Barcelona soccer player Lionel Messi, center, arrives at a court in Barcelona, Spain, Thursday, June 2, 2016. Messi's tax trial began Tuesday. Messi and his father, Jorge Horacio, have been charged with three counts of tax fraud. They could be sentenced to nearly two years in prison if found guilty of defrauding Spain's tax authority of 4.1 million euros ($4.5 million) from 2007-09.Hundreds of journalists and a few onlookers were in front of the Barcelona court house when Messi and his father arrived. Authorities had prepared a special operation to control the crowd and protect the player. Some people showed their support to Argentina star, while a few yelled words against him, including asking him to "give the money back" and telling him to "go play in Panama." Messi was also being investigated by Spanish tax authorities after his name was among those released in the probe of international offshore accounts, known as the Panama Papers, although he was not charged for those allegations.
As earlier reported, Messi and his father, Jorge Messi, appeared in Barcelona court over allegations of more than €4m in unpaid taxes on the player’s image rights.
According to reports from Sport, during the court trial Messi said: “I devoted myself to playing football. I was confidant in my father and the lawyers for these issues. I didn’t think they were going to mislead or defraud me. I don’t know anything about these issues, nor have they ever interested me.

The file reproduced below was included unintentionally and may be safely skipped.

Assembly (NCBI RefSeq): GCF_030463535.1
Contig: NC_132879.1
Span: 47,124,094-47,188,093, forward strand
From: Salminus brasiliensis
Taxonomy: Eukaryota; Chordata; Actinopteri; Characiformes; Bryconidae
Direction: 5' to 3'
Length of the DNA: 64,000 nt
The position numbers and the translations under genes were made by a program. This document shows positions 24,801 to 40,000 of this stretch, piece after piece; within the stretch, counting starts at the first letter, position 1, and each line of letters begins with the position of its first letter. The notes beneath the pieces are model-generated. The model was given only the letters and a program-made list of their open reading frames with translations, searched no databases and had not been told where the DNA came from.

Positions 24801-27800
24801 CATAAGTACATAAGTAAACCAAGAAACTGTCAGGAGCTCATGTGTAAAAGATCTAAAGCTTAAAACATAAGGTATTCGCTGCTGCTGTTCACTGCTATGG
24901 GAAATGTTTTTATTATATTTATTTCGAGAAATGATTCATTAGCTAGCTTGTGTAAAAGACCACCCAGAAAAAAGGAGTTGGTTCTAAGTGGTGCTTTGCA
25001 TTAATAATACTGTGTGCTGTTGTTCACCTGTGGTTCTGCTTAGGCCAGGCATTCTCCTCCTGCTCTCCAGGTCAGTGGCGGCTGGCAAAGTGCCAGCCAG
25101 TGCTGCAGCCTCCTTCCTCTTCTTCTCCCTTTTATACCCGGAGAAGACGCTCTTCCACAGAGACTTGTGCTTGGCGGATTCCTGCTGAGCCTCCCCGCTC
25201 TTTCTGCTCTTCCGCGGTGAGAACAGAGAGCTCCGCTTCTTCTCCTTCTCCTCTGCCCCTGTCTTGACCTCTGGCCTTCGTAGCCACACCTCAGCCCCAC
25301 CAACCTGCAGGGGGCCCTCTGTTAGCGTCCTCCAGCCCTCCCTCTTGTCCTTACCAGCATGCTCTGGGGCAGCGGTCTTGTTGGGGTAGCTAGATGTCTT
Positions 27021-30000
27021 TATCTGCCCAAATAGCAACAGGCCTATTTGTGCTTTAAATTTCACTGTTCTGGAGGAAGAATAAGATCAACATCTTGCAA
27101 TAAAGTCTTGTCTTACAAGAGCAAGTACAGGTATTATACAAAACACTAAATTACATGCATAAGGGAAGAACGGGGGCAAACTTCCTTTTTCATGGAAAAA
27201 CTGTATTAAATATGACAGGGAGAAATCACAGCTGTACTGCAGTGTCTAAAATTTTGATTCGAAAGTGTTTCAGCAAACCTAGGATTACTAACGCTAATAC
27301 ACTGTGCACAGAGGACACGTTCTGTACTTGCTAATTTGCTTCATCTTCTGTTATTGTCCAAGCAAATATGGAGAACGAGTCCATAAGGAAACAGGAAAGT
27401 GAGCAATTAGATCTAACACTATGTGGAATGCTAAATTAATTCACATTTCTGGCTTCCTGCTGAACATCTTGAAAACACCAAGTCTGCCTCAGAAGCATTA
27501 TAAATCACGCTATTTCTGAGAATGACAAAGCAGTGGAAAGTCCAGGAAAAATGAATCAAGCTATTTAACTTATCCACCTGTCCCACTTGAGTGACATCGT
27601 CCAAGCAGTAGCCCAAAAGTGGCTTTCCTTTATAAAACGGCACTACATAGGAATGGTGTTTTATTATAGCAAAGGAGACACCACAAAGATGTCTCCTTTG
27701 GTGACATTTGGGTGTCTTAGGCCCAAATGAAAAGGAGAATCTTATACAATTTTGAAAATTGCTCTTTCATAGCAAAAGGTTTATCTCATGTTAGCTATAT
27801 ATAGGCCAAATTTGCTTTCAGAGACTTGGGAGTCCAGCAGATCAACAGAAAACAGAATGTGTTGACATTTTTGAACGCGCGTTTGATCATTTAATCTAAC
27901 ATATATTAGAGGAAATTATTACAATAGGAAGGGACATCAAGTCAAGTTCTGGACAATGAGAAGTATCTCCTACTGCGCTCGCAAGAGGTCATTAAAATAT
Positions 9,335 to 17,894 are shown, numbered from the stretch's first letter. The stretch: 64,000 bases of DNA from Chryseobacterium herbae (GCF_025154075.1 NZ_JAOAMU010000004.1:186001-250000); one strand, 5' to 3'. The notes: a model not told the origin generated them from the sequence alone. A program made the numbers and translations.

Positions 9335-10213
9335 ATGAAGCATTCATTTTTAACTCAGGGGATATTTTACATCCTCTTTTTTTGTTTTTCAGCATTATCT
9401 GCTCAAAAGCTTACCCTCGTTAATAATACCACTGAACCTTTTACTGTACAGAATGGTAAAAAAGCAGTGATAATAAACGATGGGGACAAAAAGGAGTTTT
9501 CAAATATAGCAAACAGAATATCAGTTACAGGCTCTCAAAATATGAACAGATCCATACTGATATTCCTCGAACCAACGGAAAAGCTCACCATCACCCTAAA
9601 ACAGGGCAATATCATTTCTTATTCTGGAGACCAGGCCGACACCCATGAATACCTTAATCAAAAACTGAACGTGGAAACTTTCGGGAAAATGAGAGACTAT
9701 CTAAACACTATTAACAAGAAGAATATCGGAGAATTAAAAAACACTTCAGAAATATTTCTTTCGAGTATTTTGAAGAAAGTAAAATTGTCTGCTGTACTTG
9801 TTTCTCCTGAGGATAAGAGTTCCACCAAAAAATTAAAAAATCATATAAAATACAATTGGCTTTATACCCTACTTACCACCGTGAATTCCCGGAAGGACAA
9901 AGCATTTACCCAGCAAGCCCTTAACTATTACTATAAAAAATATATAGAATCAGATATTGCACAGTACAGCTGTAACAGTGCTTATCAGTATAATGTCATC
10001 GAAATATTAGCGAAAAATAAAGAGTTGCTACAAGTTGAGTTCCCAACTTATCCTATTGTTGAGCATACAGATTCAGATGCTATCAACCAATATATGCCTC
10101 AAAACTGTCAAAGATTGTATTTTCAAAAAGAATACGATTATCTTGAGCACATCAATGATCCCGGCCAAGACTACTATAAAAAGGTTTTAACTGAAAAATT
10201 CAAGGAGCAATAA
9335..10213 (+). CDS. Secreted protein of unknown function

“All I knew is that I signed the contracts with sponsors and I knew I had to do adverts or have photos taken. I never read anything or asked anything. I remember I went to a notary 10 years ago but I didn’t know what that was. As you can imagine, it was something different. I don’t remember that long ago.”
The state prosecutor has asked for Leo Messi to be sentenced to 22 months in prison if found guilty, though AS notes he would likely face a light punishment since he doesn’t have a criminal record.
Jorge Messi, meanwhile, vouched for his son’s innocence. He confessed that Messi had no knowledge of his tax arrangements in the evidence he tendered before the court June 2, AS reported.
“I’ve always tried to make my son’s life easier….he didn’t know anything. I told him he had to sign off on something in 2006, a contract, and we went to a public office,” the elder Messi said.
When the player left the court house, many fans applauded.
A verdict is expected next week.